Europe relies on Russia for its natural gas and oil needs. The European Union imports 67% of its natural gas from abroad, and Russia makes close to 40% of those imports. In 2016, around 30% of the EU’s total oil imports came from Russia. The share of imported Russian crude oil and gas imports are even higher in certain countries. A network of intricate gas pipelines ensure a constant flow of Russian gas from the northern and eastern parts of the country to consumers and businesses in Europe. While the EU has been importing gas from Russia for decades, it is the construction of yet another pipeline that is causing controversy.

The new pipeline is called Nord Stream 2. It will pump natural gas from the world’s largest reserves, located in Russia, to the EU through a pipe network under the Baltic Sea connecting Russia directly with Germany. Running parallel to the existing Nord Stream pipeline, which was built in 2011, Nord Stream 2 can double its existing capacity. Further, Europe’s gas production, which is currently concentrated in the Netherlands, Norway, and the United Kingdom, is expected to decrease in future as North Sea gas runs out; Nord Sea 2 aims to fill the gap between decreasing supply and steady demand by supplying Russian gas in a cost-efficient way. Indeed, the shorter route of Nord Stream 2 provides for cheaper transportation costs, and the promoters of the pipeline predict that it will lower European gas prices by some 32%.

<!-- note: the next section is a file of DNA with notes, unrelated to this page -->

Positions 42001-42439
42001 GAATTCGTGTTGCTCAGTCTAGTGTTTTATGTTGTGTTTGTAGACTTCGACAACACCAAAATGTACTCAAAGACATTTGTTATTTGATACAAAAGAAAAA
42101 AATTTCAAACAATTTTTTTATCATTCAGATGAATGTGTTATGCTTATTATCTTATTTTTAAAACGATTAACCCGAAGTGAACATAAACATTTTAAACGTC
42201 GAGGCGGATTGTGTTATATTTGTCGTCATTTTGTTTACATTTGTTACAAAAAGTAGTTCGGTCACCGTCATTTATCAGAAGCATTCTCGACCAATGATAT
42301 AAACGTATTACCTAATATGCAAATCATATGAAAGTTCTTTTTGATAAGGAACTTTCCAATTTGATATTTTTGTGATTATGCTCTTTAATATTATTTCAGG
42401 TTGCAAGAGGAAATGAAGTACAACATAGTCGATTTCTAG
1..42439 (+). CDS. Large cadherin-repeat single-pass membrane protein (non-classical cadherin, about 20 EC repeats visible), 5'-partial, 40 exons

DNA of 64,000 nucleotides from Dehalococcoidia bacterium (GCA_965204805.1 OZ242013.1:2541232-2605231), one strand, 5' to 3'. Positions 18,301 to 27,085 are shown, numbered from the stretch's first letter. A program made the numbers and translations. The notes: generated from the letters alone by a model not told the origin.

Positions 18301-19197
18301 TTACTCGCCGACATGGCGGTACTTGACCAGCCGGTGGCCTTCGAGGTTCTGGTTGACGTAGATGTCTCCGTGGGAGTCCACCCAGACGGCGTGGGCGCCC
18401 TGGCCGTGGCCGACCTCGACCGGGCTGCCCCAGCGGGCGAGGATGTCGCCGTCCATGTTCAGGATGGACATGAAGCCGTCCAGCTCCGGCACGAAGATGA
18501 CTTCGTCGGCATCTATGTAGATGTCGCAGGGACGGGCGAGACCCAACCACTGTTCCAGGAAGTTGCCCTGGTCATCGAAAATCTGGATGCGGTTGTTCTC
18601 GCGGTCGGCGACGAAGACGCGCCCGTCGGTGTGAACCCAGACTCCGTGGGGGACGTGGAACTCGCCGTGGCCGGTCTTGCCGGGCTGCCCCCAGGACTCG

Existing and planned pipelines. Source: The Economist

“Critics worry that expanding the combined capacity of the two Nord Stream pipelines to 110 billion cubic meters of gas per year will only increase Europe’s reliance on Russia for its energy needs.”

Most importantly, the project would bypass Ukraine as a transit country for Russian gas. The political relationship between the two countries has been difficult in recent years, to say the least, but their energy partnership has been strained for, arguably, an even longer time. A substantial portion of Russian gas flowing to Europe—around 80% in 2009—travels through Ukraine first. When Russia stopped the flow of gas over price disputes and Ukraine’s outstanding debts in the winters of 2006, 2007, and 2009, European consumers were affected, too. A pipeline like Nord Stream 2 circumvents this problem, and, in theory, ensures non-stop access to Russian gas without having to rely on cooperation and agreement between Russia and Ukraine.